Albert Ayler: The Wizard

If ever, oh ever, a Wiz there was, The Wizard of Oz is one because . . .

Oh, sorry, wrong song! It's not that wizard on Albert Ayler's track "The Wizard." Can't look for jaunty Harold Arlen melodies on this one, folks. This is a darker wizard, more like Voldemort than Dumbledore, and one that has lots of weapons and spells at his disposal. Here are some of them: spell to make a saxophone sound like a dental drill (2:06 minutes into the track); spell to make a sax take on the sonic properties of a flame-thrower (3:58 into the track); spell to force a saxophone reed to create vibrations hitherto unknown on the planet Mungo (at the 4:43 mark), etc.

Not even Trane or Dolphy or Ornette went this far out. The raw power of this track is almost frightening in its intensity. If pushing the envelope was the essence of Free Jazz, Ayler earned his place in jazz history by pushing farther than anybody. Tain't no envelope left, my friends. To a certain extent, we have lived in a "post-Ayler" age ever since.

February 23, 2008 · 1 comment


Cecil Taylor: Tales (8 Whisps)

This closing track from Cecil Taylor's Unit Structures LP is the most fully realized piano performance he had recorded until that time. This is also most keyboard-oriented work on the album, and shows that Taylor did not need elaborate horn parts to realize his musical visions. Although "Tales (8 Whisps)" lacks the full-scale fireworks of his solo piano work of the next decade (check out Silent Tongues to get a dose of those), it nonetheless showed that this artist was not a cerebral composer working with abstract concepts, but an energy-jazz radical whose works needed to be felt viscerally as much as heard. Sweeping, orchestral, abrasive - this stands as a significant moment in American pianism from the 1960s.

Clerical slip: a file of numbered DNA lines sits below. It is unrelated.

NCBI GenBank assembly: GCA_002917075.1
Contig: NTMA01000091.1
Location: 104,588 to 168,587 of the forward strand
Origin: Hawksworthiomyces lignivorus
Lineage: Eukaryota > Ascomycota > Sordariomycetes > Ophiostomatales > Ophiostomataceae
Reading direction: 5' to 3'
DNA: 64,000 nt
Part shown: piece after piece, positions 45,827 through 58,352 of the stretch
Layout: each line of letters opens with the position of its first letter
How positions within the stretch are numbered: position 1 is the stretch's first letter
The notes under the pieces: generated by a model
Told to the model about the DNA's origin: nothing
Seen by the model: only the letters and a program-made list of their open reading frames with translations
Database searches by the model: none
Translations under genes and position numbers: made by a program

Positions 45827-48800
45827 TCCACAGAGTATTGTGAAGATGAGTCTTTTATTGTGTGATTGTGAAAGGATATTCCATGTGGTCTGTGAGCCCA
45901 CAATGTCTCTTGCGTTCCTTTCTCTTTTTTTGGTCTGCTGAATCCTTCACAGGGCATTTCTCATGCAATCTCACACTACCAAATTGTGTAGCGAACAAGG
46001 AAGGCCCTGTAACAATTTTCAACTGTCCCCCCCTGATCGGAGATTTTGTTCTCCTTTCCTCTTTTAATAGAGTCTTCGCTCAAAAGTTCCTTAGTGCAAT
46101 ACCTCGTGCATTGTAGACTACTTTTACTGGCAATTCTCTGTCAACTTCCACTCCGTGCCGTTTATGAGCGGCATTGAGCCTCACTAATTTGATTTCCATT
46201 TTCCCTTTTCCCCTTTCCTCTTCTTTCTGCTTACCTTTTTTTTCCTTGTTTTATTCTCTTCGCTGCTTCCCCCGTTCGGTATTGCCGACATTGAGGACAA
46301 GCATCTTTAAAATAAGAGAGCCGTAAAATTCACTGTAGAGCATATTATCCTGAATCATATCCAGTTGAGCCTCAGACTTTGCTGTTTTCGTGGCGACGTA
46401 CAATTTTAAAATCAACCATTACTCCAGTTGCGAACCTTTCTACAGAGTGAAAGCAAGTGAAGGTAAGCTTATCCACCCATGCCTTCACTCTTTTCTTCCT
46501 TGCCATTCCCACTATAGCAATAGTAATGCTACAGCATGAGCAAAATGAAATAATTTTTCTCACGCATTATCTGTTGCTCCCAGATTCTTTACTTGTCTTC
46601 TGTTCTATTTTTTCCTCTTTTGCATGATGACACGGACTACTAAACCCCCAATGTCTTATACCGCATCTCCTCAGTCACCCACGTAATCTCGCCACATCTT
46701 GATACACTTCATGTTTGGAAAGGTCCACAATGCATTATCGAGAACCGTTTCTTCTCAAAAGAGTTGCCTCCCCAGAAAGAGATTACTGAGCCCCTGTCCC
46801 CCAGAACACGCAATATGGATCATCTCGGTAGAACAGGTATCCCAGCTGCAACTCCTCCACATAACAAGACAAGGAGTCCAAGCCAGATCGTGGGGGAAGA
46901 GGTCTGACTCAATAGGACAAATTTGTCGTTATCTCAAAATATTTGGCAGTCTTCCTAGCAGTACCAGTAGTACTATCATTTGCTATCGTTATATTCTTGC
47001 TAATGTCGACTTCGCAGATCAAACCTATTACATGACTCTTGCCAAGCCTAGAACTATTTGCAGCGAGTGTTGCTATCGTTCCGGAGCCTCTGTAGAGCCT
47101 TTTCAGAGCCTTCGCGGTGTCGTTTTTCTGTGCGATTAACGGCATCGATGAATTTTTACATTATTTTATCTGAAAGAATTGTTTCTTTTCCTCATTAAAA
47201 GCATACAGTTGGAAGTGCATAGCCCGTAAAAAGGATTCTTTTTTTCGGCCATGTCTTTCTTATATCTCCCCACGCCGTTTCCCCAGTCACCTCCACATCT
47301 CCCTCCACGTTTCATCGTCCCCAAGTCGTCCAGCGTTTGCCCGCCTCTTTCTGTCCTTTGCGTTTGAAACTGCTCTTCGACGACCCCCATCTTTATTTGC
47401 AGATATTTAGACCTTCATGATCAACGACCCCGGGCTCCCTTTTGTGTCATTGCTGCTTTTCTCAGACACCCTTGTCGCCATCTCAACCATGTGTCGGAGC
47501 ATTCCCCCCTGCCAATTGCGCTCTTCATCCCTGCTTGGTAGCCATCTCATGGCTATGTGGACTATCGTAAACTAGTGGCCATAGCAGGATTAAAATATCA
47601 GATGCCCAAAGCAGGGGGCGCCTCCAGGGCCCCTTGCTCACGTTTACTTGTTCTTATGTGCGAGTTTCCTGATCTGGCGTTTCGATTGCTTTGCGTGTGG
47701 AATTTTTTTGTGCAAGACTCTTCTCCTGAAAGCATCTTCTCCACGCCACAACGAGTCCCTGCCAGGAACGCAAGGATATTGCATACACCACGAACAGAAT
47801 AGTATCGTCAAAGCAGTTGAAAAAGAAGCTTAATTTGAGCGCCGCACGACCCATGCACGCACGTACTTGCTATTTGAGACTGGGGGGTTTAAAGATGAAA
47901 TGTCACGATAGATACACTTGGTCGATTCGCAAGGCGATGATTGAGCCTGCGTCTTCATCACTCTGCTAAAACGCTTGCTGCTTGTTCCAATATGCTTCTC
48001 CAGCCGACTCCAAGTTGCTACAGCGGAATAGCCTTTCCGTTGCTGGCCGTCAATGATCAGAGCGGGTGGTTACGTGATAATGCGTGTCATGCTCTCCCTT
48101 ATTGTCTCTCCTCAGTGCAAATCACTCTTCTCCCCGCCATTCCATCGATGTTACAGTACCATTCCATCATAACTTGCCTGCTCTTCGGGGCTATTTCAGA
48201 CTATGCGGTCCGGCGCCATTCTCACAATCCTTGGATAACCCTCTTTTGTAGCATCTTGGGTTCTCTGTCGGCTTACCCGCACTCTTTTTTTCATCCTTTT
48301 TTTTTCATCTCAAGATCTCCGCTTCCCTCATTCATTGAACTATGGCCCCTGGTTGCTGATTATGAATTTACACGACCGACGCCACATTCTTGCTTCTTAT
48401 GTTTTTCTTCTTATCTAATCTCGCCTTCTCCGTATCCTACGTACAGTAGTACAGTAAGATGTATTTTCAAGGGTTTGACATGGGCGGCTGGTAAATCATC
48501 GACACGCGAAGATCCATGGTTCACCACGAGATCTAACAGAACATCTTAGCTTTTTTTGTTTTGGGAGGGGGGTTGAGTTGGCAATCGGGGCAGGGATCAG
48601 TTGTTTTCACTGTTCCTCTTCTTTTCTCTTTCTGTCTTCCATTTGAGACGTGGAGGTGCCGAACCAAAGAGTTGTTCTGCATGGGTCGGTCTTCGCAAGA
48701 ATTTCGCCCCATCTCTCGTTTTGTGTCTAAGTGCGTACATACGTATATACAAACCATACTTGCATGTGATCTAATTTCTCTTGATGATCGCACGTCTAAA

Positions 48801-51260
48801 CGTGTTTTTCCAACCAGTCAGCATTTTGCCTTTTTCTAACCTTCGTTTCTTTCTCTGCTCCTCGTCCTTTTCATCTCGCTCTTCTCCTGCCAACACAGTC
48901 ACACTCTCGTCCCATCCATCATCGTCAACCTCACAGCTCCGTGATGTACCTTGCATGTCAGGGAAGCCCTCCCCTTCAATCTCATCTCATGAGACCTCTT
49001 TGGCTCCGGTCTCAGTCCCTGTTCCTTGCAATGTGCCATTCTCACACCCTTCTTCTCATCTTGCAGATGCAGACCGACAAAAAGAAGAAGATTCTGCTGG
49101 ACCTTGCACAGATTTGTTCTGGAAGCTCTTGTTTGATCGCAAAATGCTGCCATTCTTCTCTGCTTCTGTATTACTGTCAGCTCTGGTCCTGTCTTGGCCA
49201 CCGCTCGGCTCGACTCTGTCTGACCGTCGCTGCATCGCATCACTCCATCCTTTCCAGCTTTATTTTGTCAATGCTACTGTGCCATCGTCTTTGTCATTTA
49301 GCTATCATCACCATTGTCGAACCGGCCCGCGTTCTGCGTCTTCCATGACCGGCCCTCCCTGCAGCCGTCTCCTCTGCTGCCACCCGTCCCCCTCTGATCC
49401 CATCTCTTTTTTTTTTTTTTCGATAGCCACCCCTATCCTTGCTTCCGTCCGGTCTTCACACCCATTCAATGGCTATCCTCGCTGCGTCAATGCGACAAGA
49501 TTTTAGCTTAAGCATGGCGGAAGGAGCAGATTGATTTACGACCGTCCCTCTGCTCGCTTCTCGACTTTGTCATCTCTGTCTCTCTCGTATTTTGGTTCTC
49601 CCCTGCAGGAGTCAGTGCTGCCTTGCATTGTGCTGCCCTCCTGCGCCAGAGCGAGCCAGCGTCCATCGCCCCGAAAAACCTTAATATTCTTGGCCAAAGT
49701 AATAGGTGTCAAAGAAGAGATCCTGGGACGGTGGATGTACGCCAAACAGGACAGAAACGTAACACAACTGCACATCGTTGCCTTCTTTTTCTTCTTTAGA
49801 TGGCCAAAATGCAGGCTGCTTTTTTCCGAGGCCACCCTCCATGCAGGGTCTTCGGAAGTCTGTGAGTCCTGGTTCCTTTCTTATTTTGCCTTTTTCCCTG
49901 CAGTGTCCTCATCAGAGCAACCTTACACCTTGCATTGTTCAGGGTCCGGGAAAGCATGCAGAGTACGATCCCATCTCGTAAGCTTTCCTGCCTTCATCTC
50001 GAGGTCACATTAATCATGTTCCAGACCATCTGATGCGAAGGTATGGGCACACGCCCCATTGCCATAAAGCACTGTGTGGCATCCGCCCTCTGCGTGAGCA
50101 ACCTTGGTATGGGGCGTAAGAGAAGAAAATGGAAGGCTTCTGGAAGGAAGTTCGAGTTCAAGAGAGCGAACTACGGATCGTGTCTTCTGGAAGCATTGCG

February 23, 2008 · 0 comments


Lennie Tristano: Descent Into the Maelstrom

Years before Cecil Taylor and Ornette Coleman released their first LPs, Lennie Tristano offers up an intense example of Free Jazz, completely atonal and full of drama. The song title refers to a 19th-century story by Edgar Allan Poe, but that is the only aspect of this track that looks backwards. The music itself anticipates the future with great acuity. But this performance was not released for a quarter of a century, so it impacts the history of the music only as a retrospective monument to Tristano's boldness and creativity. One wonders what would have happened had Tristano dared to put this out at the time. I imagine that the controversy over his "Line Up" track would have been a mere tempest in a teapot compared to the maelstrom that this performance might have unleashed.

January 27, 2008 · 0 comments